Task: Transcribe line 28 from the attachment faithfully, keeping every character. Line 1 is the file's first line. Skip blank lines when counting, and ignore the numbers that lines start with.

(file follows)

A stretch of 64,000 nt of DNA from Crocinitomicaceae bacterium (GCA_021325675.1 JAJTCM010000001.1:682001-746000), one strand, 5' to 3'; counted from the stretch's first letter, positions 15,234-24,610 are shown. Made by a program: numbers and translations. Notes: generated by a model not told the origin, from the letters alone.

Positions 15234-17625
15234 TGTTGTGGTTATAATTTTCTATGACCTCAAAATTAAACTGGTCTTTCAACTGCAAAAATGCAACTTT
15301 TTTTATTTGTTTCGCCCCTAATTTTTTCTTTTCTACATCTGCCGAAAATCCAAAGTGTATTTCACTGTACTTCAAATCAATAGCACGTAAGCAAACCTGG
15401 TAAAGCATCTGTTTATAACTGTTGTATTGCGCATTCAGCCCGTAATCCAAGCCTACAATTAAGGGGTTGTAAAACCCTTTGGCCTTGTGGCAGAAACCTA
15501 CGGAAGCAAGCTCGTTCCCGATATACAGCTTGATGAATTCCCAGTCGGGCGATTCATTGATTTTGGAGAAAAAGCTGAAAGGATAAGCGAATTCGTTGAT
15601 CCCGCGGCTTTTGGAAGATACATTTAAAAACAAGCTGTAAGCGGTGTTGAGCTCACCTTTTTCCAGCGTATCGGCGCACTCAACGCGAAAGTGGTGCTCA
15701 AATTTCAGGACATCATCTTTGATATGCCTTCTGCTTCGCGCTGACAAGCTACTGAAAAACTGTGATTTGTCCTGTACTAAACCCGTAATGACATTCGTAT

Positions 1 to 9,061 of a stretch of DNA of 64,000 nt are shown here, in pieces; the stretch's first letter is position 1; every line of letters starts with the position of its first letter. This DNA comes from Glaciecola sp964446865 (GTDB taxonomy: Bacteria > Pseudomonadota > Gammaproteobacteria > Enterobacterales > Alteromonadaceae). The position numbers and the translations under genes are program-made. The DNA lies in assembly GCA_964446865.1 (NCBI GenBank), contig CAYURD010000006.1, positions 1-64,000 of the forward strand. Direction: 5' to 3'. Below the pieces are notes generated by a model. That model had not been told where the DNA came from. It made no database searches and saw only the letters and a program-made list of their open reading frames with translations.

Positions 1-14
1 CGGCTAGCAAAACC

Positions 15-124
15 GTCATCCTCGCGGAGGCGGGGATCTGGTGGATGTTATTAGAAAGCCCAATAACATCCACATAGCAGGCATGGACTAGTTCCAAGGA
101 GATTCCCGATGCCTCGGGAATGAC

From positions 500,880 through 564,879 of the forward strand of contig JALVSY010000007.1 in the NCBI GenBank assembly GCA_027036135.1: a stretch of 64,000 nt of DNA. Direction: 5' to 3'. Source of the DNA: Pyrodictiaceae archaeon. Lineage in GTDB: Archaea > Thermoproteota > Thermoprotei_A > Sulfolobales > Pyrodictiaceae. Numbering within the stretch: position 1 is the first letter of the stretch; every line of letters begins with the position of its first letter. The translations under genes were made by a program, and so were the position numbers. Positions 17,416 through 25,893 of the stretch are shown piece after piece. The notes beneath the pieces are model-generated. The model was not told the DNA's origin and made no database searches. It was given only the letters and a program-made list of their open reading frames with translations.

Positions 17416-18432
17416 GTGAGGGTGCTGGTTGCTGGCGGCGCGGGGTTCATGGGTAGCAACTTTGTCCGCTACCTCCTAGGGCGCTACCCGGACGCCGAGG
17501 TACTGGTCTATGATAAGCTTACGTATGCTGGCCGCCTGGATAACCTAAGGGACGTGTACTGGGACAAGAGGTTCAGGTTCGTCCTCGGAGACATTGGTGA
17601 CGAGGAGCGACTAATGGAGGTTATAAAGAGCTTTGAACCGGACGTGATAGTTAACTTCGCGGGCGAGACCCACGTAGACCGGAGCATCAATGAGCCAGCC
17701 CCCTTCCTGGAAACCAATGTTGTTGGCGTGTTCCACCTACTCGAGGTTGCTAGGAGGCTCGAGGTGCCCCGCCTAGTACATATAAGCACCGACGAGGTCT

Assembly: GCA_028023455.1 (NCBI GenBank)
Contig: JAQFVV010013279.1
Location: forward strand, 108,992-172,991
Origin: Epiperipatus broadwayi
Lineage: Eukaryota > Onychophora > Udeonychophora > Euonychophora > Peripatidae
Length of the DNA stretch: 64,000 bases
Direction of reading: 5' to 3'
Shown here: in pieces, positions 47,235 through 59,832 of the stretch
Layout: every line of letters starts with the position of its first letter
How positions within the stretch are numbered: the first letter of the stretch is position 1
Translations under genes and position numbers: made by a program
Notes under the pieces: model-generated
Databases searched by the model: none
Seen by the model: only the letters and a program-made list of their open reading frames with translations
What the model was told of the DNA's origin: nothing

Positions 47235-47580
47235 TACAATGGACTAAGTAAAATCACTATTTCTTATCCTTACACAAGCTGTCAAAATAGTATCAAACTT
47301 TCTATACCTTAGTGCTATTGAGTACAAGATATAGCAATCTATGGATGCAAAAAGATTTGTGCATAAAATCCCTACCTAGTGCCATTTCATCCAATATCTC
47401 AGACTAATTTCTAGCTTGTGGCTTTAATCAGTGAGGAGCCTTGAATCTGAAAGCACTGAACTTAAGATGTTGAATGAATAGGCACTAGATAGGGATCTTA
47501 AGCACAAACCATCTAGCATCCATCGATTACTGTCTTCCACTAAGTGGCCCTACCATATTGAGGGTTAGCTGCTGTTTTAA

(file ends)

Shown here: in pieces, positions 47,235 through 59,832 of the stretch